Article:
8. #8
    Senior Member Jeremy's Avatar
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    Chris What kind of therapy do they give quads to regain the use of their triceps, wrists, hands and fingers, I'd be interested to see if they get useful function back.

    "If the wind could blow my troubles away. I'd stand in front of a hurricane."

  9. #9
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    I read some good news in my paper today, they have started using treadmill therapy at Glasgow Southern General which just happens to be where I go for check-ups.The report said that 9 people out of 14 succeeded in walking though as is usual with newspaper reports it confuses the issue with statements like "patients selected were also still in the acute phase of their injury having suffered paralysis within the last six years".The Dr interviewed said that "the hope was to restore the function of some neural circuits, though it will not provoke the growth of new ones" He added "the treatment won`t work for everyone, particularly those whose spinal cords have been completely severed" "But we believe it could help dozens of victims who have incomplete injuries." The project will present their results at the end of the month. They hope that the Scottish Executive will fund a much larger study next year. I find the report heartening because usually when I went there they did their best to dampen any enthusiasm I had for recovery.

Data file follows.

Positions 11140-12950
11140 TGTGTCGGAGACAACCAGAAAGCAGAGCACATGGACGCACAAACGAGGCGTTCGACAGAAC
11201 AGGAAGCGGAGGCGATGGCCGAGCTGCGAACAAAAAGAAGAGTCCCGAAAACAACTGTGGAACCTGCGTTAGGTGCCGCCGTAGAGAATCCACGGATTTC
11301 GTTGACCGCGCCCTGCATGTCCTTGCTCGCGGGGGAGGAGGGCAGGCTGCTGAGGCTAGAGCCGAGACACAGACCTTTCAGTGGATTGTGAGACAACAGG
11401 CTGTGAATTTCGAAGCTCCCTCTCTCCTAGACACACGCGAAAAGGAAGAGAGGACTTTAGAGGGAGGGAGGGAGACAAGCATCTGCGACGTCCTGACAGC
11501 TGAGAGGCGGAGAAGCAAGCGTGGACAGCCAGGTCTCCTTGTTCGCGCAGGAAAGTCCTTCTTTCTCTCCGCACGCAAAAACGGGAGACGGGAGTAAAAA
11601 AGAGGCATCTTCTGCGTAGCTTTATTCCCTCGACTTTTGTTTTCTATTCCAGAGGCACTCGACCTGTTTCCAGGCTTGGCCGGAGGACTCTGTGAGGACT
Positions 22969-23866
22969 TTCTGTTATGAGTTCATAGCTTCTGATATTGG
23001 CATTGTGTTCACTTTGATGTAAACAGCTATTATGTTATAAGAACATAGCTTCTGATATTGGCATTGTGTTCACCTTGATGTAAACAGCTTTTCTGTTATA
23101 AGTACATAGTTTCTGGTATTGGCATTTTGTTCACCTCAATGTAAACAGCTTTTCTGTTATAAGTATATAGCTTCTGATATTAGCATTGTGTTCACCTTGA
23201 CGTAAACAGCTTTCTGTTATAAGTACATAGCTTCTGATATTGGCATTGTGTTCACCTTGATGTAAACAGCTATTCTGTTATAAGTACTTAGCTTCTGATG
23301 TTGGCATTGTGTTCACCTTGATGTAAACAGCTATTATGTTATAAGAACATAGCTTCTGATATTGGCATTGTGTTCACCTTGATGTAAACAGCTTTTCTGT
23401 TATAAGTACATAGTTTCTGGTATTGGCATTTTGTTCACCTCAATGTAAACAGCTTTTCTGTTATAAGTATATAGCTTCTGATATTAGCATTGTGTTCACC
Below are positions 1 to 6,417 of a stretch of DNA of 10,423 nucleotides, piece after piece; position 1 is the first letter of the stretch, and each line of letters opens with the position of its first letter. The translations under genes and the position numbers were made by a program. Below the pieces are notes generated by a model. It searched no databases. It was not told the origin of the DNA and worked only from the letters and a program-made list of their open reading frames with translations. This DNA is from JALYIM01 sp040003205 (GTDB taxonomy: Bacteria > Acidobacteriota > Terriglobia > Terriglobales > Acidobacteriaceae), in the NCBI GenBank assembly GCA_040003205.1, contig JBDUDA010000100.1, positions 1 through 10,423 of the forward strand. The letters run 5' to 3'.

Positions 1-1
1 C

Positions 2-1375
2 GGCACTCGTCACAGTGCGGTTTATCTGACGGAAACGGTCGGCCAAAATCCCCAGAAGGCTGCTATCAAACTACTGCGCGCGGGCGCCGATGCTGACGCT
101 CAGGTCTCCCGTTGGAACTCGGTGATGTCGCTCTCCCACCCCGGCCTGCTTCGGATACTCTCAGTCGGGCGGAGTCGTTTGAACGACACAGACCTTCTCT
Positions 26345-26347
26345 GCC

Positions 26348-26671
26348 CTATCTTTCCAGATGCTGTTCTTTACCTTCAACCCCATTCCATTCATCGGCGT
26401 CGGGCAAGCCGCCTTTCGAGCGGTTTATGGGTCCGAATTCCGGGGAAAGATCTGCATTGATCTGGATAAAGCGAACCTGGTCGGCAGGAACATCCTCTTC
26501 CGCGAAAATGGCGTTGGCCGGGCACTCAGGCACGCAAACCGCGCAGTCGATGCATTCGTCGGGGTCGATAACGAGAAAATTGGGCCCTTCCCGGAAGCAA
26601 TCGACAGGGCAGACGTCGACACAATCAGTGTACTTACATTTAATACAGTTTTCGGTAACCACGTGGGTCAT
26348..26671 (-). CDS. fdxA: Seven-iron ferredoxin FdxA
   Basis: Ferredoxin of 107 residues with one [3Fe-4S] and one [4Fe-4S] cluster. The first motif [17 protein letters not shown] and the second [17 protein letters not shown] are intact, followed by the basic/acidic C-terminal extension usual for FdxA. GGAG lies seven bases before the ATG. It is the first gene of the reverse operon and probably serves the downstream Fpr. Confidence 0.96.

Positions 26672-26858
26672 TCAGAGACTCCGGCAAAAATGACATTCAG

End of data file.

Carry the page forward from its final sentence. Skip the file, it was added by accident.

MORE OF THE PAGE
We are lucky in the UK because this treatment will be done on the NHS for free though if successful I would imagine there will be a huge backlog of people to get through.I`m due to go there next month for a check-up so I will try to find out what I can about the trials.

  10. #10

    ? for chris

    Does a sci-injured person with flaccid muscles respond better to intensive exercise, according to PW? I have spastic muscles who refuse to respond to intensive exercise and believe me I've tried. They become stiff and tired fairly quickly because of growth inhibitors most likely. How would PW get around this? It seems they may only work with those of flaccid muscles.

    Jan